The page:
Mumtaz Qadri, the assassin of the ex-governor of Punjab, was executed about two weeks ago. As a secular and agnostic Pakistani, I saw it as a great move on the part of the Pakistani government. I couldn’t be happier. However, the sad truth is that no matter what the government decides to do, the civil society, by and large, considers Mumtaz Qadri to be a hero.
His funeral procession was attended by millions of Pakistanis and it took forever for his body to reach the graveyard. Rose petals were thrown at the ambulance carrying his body.
As if this wasn’t enough, ‘[f]renzied mobs clashed with police, attacked a media office in Karachi and a press club in Hyderabad as protesters took to streets after Friday prayers against the hanging of Mumtaz Qadri… Angry protesters vandalized shops in Karachi’s electronics market while a Police Station was attacked during a rally in Lahore Lower Mall area.’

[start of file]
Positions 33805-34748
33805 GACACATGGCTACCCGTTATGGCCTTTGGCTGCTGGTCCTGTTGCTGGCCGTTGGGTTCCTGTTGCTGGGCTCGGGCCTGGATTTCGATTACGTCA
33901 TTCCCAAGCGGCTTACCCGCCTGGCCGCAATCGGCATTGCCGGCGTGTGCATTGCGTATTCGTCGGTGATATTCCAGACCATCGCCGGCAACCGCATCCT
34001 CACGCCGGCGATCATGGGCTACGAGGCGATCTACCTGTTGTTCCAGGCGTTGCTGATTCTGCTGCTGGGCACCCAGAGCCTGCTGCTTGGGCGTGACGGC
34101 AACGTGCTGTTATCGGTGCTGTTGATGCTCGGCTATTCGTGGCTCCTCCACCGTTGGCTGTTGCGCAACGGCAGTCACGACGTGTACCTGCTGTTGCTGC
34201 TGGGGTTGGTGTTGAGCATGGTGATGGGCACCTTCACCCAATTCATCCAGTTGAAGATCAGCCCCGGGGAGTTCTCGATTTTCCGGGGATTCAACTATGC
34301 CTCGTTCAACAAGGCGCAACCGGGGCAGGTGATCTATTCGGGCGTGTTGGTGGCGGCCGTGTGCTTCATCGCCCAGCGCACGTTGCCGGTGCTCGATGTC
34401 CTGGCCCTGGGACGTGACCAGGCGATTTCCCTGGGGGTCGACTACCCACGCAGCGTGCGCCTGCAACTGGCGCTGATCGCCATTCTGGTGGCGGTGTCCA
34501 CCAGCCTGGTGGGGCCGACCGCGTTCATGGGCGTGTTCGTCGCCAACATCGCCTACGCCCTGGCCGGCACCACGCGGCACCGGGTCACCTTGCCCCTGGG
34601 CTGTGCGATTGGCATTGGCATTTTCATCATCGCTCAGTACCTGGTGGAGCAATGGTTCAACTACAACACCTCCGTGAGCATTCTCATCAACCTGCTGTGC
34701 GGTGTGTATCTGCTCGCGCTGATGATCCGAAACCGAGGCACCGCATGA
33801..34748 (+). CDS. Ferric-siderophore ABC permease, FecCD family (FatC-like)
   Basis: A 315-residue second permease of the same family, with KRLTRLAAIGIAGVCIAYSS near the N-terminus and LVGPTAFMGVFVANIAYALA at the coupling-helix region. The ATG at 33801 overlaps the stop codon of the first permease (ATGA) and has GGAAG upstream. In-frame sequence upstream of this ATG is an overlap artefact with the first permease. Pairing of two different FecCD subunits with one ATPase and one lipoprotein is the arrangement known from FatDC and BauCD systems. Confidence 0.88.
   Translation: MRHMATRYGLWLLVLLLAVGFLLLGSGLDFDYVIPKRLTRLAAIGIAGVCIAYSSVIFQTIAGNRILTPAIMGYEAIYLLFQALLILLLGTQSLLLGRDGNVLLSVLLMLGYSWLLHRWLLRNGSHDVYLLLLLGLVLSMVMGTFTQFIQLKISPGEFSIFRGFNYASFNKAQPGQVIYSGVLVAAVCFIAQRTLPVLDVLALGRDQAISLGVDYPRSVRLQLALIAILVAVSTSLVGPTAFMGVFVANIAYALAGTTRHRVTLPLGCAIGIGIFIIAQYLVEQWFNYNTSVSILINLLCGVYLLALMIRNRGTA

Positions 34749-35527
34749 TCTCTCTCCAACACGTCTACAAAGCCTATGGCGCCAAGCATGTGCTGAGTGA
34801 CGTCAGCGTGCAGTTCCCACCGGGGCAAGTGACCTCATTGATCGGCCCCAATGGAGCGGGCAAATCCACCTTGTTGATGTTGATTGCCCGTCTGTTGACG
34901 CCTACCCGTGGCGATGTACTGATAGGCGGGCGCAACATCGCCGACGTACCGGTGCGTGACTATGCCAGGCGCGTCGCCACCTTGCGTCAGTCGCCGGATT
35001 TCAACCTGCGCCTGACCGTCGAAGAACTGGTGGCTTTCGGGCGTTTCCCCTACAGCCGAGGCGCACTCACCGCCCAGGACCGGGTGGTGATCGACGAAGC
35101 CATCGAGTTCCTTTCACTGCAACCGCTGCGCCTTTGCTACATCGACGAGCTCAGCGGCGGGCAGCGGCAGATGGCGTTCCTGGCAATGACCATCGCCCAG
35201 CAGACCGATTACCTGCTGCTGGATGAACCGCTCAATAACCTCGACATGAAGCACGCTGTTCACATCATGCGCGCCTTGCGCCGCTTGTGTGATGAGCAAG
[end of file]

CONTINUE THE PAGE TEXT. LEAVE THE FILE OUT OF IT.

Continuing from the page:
Religious feelings were all flared up. The good news is that nobody was killed during these protests. The bad news is that there is anger amongst the Pakistani masses on the execution of Mumtaz Qadri. In an earlier blog-post, I had discussed about the rock-star status Mumtaz Qadri enjoyed after assassinating the governor of Punjab, Salman Taseer.
Things have hardly changed since then. Fears grow for Asia Bibi – the Christian woman on death row for blasphemy – who was the reason Salman Taseer was killed in the first place. I just wonder if things will ever improve in Pakistan. Will Pakistanis be forever stuck with their half-baked religious beliefs? Will they ever be able to see beyond the Islamic tunnel-vision? I can only hope for the best. In reality, however, I just dread the situation and wish my family and friends get an opportunity to get out of Pakistan as soon as possible.